Every day that passes brings us one day closer to a day of reckoning. Until May 1, 2021 the state foots a major portion of the bill to run SunRail. After that, the expenses become the obligation of SunRail’s local funding partners -- Orange, Osceola, Seminole and Volusia counties and the city of Orlando. By 2021 that annual bill will be about $49 million. Ideally, the fare box will pay 30 percent.

This means local politicians will need courage and creativity to raise about $30 million annually. Unless there’s extremely strong support within the community, that SunRail funding issue will not go anywhere.

Most people in this community have never ridden SunRail. Many who don’t need SunRail to get to and from 9 to 5 jobs in downtown Orlando would like to try it but they can’t because the train doesn’t run late at night or on weekends.

If people don’t experience SunRail and see how it can make their lives easier, why would they support taxes to keep SunRail in business?

Drastically improving the train’s schedule is the only way to save SunRail. We want SunRail to not just survive. We want it to thrive.

SunRail is much more than a fun train ride. Effective transportation is critical to this region’s economic health. A robust public transit system – SunRail, LYNX and Votran – is essential.

If the people currently managing SunRail can’t figure out how to run trains more frequently during the day; late at night, and on the weekends and holidays, then replace them.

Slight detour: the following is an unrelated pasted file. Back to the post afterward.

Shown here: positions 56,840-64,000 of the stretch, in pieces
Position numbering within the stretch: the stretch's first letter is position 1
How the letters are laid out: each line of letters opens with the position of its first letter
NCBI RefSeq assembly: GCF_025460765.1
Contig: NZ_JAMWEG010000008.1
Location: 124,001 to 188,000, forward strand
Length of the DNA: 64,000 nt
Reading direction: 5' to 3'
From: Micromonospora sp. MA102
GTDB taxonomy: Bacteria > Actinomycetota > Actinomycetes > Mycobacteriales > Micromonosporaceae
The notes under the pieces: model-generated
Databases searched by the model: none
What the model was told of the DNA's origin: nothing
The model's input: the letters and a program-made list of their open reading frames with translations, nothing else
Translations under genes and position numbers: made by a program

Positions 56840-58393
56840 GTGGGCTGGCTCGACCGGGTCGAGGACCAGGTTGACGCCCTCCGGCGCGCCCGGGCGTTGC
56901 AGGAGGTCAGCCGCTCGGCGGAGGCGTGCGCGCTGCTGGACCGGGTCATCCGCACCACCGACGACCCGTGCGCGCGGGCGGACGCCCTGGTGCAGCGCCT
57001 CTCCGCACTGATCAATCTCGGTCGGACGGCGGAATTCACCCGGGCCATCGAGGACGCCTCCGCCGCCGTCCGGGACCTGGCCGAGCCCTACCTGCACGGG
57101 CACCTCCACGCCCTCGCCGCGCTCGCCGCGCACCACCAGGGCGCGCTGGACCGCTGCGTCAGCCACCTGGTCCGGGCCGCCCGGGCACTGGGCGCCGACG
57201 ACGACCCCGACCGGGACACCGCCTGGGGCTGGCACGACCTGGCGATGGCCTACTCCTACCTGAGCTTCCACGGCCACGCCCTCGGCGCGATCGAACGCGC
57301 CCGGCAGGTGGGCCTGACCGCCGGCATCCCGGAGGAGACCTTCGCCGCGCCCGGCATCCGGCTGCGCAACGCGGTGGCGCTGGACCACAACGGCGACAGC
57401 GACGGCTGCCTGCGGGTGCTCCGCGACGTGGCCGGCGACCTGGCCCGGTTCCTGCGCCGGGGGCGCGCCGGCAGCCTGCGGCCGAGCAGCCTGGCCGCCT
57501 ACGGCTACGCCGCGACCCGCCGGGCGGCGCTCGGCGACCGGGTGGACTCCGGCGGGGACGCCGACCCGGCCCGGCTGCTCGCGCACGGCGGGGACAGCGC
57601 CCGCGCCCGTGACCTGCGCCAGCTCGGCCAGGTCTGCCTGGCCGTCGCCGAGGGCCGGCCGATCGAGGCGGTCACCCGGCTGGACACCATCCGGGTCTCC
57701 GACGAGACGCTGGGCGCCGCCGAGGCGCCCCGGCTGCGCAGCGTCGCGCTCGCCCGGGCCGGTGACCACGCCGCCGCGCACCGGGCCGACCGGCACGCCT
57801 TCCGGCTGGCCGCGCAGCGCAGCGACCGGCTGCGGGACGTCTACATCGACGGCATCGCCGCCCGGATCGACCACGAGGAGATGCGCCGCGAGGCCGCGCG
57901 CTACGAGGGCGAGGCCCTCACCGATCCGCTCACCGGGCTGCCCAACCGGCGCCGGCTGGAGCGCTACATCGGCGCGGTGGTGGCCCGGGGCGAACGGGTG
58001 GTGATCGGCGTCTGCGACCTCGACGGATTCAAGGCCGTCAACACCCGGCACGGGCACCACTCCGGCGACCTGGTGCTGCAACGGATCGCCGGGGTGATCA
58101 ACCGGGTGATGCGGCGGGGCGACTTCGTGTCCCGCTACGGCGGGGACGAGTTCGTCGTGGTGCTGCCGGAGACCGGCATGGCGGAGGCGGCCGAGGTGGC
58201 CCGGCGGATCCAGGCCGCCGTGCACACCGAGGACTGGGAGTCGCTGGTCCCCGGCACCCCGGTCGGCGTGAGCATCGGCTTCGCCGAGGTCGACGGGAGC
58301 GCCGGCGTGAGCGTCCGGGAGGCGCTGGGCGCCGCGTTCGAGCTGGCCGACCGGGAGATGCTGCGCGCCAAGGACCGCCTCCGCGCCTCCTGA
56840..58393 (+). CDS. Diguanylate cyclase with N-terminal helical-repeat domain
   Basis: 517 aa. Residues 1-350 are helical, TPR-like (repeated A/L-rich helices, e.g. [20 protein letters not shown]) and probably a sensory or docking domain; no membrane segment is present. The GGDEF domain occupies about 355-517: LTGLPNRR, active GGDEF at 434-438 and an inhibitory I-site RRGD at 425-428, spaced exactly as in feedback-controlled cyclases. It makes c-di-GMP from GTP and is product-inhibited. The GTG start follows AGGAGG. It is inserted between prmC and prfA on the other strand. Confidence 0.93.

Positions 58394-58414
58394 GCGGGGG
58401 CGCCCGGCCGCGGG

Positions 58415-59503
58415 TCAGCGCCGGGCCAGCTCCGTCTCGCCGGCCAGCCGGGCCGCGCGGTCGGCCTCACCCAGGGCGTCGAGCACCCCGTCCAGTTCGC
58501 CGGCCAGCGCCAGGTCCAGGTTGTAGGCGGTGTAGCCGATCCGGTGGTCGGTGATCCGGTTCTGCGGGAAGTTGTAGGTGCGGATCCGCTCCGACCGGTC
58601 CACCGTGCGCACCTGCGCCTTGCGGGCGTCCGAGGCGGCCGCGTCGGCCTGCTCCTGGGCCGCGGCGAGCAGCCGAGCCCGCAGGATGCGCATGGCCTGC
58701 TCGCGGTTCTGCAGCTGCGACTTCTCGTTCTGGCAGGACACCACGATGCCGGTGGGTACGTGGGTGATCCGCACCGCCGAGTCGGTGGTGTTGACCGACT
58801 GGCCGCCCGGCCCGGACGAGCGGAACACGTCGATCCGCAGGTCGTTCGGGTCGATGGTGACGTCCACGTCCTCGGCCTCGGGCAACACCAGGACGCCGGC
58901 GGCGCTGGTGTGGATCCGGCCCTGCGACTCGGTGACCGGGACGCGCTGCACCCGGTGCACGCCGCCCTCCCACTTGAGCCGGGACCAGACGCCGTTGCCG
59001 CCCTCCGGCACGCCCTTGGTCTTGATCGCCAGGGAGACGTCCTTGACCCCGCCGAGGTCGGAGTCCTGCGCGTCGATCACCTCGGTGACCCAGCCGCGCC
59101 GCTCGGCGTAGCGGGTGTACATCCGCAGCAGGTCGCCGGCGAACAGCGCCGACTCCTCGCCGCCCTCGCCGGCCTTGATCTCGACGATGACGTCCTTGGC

SunRail needs an improved schedule now. We deserve it. We demand it.

Tuesday, February 2, 2016

What to do when SunRail wastes your time

One of SunRail’s major drawbacks is there are 2 to 2 ½-hour gaps between trains during daytime off-peak hours.

Sanford station
To help stranded riders we’ve come up with a list of 5 things you can do to occupy yourself during that 2-hour wait.
1.    Wonder what SunRail managers were thinking when they came up with this jacked up schedule.
2.    Count how many railroad ties are in the SunRail station.
3.    Memorize the number on the back of your SunRail ticket.
4.    Try to recall the first and last names of your elementary school teachers.

5.    Practice saying the alphabet backwards.